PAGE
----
We have seen Freshworks cut losses dramatically. Is there guidance on your profitability?

The answer to growth versus profitability is always to look at it as a balance. If we can grow efficiently, we will continue to grow. There is no need to go for profitability just because we must be profitable.

So as long as we can grow efficiently, north of 30%, we will continue to grow. And if we feel that spending on incremental growth is not going to be efficient, we will probably not waste those dollars. Our approach is to be sustainable, and we operate by a performance-led model.

What about acquisitions and international growth?

We have customers in more than 120 countries. For our outbound sales teams, we do not have a presence in Latin America or parts of Asia. We will look at markets where we can grow deeper and may open a couple of offices. But there are no concrete plans as of now. We can go deeper in Europe where we can increase the breadth of coverage of our products.

From an acquisition perspective, we don’t have to acquire for growth. We will be choosy to acquire, and look at a great team and technology for acquisitions. We don’t want to acquire for revenue since Freshworks is growing at a healthy pace.

When you look back, what are some of the things you feel Freshworks did right?

Our decision to build, to start in India, and go global with our first product-led growth model when people weren’t even talking about product-led growth. Today, product-led growth is a buzzword, and since 2011 we have been doing exactly that -- building the disruptive business model for our first product, betting on going multi-product, and not just relying on Freshdesk but going multi-product. Then we proceeded to augment and do an outbound (sales) engine so we get tractopm with more mid-market customers. I think we got those fundamental blocks right and I wouldn't change any of that.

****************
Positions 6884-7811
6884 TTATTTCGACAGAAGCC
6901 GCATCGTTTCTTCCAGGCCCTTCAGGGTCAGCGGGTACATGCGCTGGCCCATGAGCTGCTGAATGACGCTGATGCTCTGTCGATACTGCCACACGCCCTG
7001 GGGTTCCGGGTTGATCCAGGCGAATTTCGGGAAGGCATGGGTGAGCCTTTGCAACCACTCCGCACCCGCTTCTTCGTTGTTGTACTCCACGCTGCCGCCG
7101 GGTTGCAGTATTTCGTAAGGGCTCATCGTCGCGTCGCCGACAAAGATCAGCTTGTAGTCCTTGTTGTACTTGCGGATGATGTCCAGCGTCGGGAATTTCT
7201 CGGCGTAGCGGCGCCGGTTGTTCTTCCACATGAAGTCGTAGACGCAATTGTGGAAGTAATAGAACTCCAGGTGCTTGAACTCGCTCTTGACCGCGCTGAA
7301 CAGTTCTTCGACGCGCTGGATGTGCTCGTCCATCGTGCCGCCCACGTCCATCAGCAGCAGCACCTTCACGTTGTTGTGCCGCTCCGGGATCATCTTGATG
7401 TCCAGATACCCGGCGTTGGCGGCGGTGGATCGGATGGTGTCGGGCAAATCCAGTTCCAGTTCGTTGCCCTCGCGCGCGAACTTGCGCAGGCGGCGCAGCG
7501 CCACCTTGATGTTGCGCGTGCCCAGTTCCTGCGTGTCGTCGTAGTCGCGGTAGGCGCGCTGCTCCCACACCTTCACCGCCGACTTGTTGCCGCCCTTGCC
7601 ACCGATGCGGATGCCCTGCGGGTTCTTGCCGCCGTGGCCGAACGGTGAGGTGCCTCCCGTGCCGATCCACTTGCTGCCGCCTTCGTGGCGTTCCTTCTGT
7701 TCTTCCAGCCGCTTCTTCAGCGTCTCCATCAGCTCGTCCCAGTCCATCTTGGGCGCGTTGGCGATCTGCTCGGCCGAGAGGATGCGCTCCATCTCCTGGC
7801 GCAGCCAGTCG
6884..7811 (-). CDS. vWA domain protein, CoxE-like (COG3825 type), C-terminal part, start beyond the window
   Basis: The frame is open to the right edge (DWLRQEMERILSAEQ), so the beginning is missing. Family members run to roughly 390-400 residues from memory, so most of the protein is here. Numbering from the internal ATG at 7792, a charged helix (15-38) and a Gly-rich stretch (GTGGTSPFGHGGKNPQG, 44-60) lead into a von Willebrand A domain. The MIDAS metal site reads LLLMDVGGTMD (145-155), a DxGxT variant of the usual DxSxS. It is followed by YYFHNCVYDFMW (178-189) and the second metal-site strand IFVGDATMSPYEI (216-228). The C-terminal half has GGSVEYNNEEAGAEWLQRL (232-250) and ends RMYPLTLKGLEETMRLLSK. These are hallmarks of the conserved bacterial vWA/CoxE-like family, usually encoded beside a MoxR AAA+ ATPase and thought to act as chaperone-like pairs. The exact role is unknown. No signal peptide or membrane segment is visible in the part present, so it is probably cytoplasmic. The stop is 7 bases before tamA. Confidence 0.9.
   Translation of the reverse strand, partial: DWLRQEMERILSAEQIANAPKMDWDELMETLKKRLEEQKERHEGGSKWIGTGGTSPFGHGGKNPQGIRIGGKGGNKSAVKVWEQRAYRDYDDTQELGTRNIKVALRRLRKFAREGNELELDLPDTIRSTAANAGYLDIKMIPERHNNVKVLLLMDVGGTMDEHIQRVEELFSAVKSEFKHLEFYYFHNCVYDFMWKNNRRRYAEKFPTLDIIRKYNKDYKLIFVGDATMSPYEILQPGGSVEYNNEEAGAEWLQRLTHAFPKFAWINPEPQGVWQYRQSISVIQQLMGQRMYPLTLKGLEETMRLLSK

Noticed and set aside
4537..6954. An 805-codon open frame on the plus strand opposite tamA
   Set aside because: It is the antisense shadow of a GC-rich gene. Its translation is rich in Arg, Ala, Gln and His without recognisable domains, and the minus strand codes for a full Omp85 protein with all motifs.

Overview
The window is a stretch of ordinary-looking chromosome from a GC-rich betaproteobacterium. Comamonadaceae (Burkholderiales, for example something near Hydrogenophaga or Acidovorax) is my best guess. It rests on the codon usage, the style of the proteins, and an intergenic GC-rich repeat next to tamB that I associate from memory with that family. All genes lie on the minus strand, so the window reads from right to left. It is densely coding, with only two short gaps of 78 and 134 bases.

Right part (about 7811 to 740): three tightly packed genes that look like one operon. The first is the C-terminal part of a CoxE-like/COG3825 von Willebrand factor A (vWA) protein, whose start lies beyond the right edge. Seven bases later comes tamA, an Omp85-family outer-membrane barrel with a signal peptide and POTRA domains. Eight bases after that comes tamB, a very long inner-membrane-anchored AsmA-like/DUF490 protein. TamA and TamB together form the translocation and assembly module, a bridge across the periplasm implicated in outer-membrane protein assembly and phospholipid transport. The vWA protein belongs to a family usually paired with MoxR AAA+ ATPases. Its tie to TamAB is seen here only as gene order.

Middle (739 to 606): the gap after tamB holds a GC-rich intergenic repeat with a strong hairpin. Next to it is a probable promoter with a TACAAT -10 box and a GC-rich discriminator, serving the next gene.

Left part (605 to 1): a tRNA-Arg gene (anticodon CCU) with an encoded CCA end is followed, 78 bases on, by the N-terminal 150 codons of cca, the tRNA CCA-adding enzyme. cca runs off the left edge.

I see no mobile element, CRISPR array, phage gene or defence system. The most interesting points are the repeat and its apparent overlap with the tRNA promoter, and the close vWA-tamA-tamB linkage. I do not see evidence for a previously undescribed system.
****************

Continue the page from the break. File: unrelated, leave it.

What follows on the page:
With SaaSBooMi and Together Fund, how are you looking to give back further to the Indian startup ecosystem?

My job as CEO of Freshworks allows me to help and openly share with founders on the mistakes we may have made. If it had not been for Freshworks nobody would have listened to me right.

With SaaSBooMi, we are creating a community of founders who are helping each other, and sharing operational knowledge so that the next Freshworks from India doesn’t take eleven years to reach where we have reached. They can probably reach there in six to seven years, and not repeat the same mistakes.

It is linked to the dream of making India a ‘product nation’ and Together Fund is also a part of the same dream. With Together Fund, we get the ability to back 20 or 30 world class teams, and give them contextual help with mentors around the world. We have close to 160 founders who are today a part of the Together network.

We have to deliver on the dream of India being a product nation and have hundreds of product companies in India, who are creating massive employment, and wealth creation for employees and shareholders.

In the next decade, we have to show the world that world class products can be built from India.